Sunday, March 25, 2018
Psalm 31: 9-16
Be gracious to me, O Lord, for I am in distress; my eye wastes away from grief, my soul and body also. For my life is spent with sorrow, and my years with sighing; my strength fails because of my misery, and my bones waste away. I am the scorn of all my adversaries, a horror to my neighbors, an object of dread to my acquaintances. I have passed out of mind like one who is dead; I have become like a broken vessel. For I hear the whispering of many. As they scheme together against me, as they plot to take my life. 
Reading this very much reminded me of common sentiments back home in coal country. “I have passed out of mind like one who is dead,” conjured images of bitter old men at the gas station, sighing and ranting like the news shows they watch or even empty, dilapidated buildings on Main Street that literally look dead. “They scheme against me, they plot to take my life,” is exactly how most coalminers feel about the EPA and environmentalists. And let’s face it, the rural poor are, in fact, the scorn of many, the butt of jokes, “objects of dread.” So, it is that the sentiment in coal country can be pretty daggon negative. Paranoia. Cynicism. Apathy. Darkness.
I’m often asked, “What keeps you up at night?” The answer is this: I fear that Coalfield Development can do everything right as an organization and still not make a dent because things have just gotten so bad, so far gone, so broken.
The phrase “life is spent with sorrow” reminds me of a crew member we have. For privacy’s sake, we’ll call him Buddy. Buddy grew up in poverty. He’s one that never even got to work in the coalmines because he came of age as coal was dying. With nothing to fill his days, he turned to drugs. “You don’t want to hire Buddy,” a local once warned me, “he’s a pillhead.” One day Buddy missed work and failed to notify his supervisor. When I confronted him about it the next week, he broke down in tears. His car broke down and his wife miscarried all in two days’ time. “I just can’t do this,” he lamented
The phrase “my strength fails” reminds me of another crew member. We’ll call him Caleb. Caleb started as a crew member more than two years ago. He struggled mightily. The most difficult dynamic with Caleb was that his family, at his home place up a holler, was the worst influence on him. They purposefully pulled him down every time he would start to succeed. “Don’t rise above your raisn’” is a too common phrase in coal country.
We facilitated multiple conversations with Caleb, trying to understand what was happening. But the more we pried the more he pulled away. After months of trying to turn things around, and of giving second and third and fourth chances, I got so frustrated that I slammed my hand down on my desk. “Why are you quitting on us, Caleb?!” I yelled. He just looked back at me blankly: “I don’t know what’s wrong with me Brandon. I just don’t think I’m cut out for this.”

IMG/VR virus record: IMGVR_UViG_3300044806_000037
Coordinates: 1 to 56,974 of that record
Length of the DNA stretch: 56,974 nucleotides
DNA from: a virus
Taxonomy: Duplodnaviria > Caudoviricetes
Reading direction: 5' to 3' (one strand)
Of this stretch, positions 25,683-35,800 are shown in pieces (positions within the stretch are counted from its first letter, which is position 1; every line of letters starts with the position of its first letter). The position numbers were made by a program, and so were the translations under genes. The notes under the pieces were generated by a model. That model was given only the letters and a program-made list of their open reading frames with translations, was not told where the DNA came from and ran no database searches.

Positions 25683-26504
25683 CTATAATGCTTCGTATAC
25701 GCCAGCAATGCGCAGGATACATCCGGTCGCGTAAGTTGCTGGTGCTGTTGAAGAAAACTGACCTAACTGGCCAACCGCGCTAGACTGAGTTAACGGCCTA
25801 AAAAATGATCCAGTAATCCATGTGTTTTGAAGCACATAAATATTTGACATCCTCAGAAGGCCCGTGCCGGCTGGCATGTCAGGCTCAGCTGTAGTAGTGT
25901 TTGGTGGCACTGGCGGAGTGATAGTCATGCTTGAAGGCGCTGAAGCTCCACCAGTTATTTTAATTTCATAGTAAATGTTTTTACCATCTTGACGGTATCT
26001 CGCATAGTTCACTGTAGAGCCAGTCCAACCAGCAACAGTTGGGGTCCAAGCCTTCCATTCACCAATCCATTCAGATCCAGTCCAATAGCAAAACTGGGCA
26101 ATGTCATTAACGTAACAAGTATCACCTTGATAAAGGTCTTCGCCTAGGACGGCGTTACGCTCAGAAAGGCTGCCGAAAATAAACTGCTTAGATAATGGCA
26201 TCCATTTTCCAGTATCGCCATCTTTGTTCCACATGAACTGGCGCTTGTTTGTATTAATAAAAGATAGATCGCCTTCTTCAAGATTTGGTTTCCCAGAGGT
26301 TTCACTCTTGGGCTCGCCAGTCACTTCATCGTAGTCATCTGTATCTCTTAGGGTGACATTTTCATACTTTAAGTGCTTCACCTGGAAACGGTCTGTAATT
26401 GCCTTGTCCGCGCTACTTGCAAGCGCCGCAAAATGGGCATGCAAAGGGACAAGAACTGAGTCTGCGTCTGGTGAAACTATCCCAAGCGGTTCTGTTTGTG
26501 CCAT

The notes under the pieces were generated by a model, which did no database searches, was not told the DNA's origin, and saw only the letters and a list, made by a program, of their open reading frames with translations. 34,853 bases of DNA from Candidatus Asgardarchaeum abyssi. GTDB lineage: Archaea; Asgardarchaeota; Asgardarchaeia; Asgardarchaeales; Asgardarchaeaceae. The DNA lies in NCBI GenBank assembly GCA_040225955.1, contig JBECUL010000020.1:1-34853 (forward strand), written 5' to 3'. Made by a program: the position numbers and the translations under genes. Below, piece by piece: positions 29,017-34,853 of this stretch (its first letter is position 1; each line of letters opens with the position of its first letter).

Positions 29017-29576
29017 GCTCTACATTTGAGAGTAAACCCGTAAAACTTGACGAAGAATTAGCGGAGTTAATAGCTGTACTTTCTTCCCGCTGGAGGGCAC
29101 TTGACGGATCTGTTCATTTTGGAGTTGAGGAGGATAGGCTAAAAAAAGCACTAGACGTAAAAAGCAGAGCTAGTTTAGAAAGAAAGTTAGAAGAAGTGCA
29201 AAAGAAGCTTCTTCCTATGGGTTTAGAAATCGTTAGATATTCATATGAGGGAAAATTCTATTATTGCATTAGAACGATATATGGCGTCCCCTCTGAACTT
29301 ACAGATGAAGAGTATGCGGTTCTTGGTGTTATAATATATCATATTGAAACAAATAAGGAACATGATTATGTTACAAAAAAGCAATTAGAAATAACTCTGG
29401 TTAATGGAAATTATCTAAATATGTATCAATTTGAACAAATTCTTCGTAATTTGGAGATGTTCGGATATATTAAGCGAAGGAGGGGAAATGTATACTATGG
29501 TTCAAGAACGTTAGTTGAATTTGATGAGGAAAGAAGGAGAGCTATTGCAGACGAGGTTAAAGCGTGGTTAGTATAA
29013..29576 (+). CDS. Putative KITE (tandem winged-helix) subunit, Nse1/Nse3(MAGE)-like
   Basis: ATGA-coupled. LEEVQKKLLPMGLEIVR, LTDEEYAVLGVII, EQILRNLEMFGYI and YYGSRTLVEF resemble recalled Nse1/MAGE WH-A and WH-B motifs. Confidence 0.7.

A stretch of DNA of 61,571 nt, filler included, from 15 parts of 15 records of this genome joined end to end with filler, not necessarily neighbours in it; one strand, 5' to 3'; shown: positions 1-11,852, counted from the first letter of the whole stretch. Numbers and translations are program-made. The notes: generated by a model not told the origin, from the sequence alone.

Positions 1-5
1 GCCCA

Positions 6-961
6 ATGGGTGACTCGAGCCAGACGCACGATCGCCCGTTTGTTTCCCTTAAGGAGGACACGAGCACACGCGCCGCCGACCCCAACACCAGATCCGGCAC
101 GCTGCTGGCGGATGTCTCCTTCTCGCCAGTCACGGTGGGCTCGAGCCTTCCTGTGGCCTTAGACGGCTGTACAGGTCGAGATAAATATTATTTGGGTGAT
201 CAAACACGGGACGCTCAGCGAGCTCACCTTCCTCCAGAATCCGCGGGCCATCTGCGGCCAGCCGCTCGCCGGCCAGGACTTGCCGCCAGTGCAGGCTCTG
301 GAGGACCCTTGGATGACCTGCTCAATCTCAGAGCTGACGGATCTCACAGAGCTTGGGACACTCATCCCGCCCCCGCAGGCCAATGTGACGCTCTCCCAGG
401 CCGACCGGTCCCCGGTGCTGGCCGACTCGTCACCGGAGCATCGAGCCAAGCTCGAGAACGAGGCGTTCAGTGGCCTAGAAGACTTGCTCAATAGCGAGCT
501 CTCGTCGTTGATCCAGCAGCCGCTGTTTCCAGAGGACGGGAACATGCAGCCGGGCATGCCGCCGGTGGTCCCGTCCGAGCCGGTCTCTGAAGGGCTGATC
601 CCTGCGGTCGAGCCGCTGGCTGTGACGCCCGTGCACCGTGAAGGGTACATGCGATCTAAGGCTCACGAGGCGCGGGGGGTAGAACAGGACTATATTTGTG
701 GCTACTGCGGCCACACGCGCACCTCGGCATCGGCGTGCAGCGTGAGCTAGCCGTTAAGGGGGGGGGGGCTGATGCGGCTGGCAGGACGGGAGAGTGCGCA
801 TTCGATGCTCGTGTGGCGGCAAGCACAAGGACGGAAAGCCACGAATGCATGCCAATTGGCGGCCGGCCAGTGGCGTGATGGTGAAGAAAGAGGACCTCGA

Another question I get asked a lot is “What keeps you going? What gives you hope?” The real answer is my faith, something I don’t get to talk about nearly as much I’d like. Now I don’t mean rigid belief in some cartoonish character in the sky. I mean faith in the mystery and goodness of God, embodied in the person of Jesus.
The Psalm read earlier ends this way: But I trust in you, O Lord; I say, You are my God. Let your face shine upon your servant; save me in your steadfast love. 
We don’t single-handily get to transform lives, but we do get to be witness to the power of the Holy Spirit moving mysteriously and lovingly through life. We don’t get to awaken a place that’s fallen asleep all on our own, but we do get to participate in the divine nature of the resurrection. For change only happens one person at a time. But change does happen.
We worked out a no-interest loan to get Buddy a new car. We arranged tutoring and now he’s off academic probation. Somehow, through it all, he’s managed to stay clean. After quitting, Caleb came back seven months later. We gave another chance, and he’s got a 4.0 right now. “I just wasn’t ready before,” he says, “and now I am.” Small miracles resist the weariness, a vision for the future emerges. Courage. Optimism. Community. Light.
This is Passion Sunday. Deep reflection on the darkness of this world is required. To know the fullness of hope that is Easter we have to feel the depth of sorrow that is Good Friday. If we’re ever going to start moving toward the full potential of West Virginia’s future, we have to first feel the depth of despair being lived right now. And I won’t sugarcoat the realities in southern West Virginia. You can see it in our faces. You can feel it as soon as your drive in to our towns. Broken vessels abound. But through faith, through the mysteries of Love, broken vessels become fertilizer for new life growing up.
But I trust in you, O Lord; I say, You are my God. Let your face shine upon your servant; save me in your steadfast love.
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          P.O. Box 1133
          Wayne, WV 25570